AT E TR AVEL PA CK FHe said the agency had approved cer-
tification of the DC-10 based on data
submitted by McDonnell Douglas
stating that the company had complied
Versatility and comfort make WILDERNESS with the criteria.
Y "We accepted their reports," he said.
EXPERIENCE'S 747 TRAVEL PACK a most desir- "We don't know now whether the
able traveling companion. Within seconds, the originaldatawas.proper."
IN LONG BEACH, Calif., McDonnell
747 will convert from an attractive piece of Douglas called the latest FAA action
Cordura luggage to an internal frame pack. "extreme and unwarranted."
Spokesman Ray Towne said, "We are
A GREAT PACK TO TRAVEL EUROPE. exploring every legal angle, including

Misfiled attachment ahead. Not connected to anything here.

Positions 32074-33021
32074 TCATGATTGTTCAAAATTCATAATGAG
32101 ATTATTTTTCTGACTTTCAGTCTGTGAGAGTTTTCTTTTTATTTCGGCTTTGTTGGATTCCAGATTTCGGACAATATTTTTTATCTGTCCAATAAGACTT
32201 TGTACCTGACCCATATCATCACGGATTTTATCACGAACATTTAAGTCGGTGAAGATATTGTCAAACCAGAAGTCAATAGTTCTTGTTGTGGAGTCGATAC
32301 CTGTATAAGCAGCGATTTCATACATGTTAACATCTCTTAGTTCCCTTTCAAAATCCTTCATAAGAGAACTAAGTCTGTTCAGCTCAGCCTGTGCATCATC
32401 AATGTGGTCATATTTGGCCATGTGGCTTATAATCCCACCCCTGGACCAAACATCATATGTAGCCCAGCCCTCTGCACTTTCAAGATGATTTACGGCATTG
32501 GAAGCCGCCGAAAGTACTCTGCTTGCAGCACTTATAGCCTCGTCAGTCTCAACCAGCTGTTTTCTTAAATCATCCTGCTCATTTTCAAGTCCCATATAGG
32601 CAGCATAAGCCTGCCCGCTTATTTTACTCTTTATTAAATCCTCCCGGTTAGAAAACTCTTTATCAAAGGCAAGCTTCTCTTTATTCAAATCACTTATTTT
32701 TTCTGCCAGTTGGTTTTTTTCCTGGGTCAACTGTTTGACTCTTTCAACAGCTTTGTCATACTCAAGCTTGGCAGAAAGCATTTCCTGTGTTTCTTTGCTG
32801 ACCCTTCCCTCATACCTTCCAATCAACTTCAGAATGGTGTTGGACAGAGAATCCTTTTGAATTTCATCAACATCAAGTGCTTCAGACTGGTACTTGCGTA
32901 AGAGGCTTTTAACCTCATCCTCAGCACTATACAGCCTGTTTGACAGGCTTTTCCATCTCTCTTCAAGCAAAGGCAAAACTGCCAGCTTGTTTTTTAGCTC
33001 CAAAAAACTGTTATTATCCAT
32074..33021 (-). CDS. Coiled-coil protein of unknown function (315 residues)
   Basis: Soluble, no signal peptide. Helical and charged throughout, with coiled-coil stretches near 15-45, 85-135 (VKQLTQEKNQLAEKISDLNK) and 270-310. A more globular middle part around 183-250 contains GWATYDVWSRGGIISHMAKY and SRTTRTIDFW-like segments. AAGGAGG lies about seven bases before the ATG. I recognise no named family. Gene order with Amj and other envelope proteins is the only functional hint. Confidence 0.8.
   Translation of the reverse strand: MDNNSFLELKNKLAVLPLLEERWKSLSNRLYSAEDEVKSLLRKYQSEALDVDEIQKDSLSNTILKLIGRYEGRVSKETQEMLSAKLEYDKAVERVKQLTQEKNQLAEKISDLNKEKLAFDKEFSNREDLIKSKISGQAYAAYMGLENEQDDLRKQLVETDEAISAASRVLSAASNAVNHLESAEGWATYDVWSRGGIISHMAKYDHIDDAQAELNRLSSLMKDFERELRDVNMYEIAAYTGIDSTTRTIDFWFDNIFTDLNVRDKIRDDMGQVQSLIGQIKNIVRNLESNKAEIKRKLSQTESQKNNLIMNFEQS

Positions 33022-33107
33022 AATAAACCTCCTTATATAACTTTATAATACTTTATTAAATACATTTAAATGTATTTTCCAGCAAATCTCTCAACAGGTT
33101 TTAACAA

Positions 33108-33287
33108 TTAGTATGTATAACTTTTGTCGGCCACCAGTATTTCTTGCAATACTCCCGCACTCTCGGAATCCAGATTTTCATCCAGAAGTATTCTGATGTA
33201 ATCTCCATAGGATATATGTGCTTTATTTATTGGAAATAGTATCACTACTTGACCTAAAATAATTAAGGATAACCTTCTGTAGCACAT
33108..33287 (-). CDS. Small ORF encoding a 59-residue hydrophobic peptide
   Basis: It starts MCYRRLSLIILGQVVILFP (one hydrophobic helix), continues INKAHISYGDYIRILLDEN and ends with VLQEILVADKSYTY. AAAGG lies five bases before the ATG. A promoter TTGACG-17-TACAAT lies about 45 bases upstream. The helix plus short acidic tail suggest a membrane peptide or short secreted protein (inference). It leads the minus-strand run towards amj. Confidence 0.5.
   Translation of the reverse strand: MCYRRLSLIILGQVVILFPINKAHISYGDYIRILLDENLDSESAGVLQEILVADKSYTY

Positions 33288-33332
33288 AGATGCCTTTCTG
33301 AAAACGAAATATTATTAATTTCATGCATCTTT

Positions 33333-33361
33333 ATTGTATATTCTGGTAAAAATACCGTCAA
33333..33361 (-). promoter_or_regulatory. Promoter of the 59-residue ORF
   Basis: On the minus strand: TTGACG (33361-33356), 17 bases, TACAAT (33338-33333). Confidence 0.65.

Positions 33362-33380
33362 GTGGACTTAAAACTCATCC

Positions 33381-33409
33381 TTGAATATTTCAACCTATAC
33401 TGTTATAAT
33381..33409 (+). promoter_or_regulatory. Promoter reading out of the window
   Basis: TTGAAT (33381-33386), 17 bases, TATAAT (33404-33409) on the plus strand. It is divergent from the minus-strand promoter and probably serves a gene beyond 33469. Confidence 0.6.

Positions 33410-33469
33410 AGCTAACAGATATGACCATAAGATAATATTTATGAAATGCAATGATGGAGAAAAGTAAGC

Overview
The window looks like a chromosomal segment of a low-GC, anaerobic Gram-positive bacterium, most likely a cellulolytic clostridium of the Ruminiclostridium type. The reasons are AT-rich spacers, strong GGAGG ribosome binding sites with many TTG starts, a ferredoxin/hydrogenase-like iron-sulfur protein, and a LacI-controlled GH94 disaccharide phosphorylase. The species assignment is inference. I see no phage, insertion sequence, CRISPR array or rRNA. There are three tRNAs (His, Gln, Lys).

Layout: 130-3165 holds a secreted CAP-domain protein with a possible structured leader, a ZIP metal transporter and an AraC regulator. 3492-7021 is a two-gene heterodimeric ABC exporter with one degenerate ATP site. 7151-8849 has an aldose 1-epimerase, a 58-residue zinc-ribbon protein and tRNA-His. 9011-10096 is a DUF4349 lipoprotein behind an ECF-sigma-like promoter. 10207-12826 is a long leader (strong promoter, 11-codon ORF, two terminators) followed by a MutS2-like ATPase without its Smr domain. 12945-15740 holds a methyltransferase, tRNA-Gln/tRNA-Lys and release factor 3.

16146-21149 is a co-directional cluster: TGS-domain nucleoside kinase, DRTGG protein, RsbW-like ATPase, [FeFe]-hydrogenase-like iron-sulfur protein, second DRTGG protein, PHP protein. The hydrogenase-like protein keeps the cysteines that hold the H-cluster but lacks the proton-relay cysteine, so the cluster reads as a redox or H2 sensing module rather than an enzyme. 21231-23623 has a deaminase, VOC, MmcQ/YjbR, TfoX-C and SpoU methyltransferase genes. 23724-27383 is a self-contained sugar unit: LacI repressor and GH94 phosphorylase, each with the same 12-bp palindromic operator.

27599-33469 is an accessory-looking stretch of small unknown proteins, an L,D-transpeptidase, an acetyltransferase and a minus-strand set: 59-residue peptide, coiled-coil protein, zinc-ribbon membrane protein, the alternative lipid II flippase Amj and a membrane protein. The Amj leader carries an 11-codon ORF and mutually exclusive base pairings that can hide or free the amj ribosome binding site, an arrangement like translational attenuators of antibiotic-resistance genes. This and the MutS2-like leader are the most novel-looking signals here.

the possibility of going to court."
"McDonnell Douglas reaffirms its
faith in the integrity of the DC-10
design," the plane maker said in a
Hidden zippered pocket statement. "The company is making
every effort to assure a prompt return
Fold-a-way padded to service of the DC-10 and will take
shoulder straps whatever steps are necessary to ac-
complish this."
THE MICHIGAN DAILY
(USPS 344-900)
Volume LXXXIX, No. 26-S
Thursday, June 7, 1979
is edited and managed by students at
the University of Michigan. Published
daily Tuesday through Sunday morn-
ings during the University year at 420
Maynard Street, Ann Arbor, Michigan
Vaterproof n 48109. Subscription rates: $12 Septe-e
:ber through April (2 semesters); $13 by
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anywhere on day mornings. Subscription rates: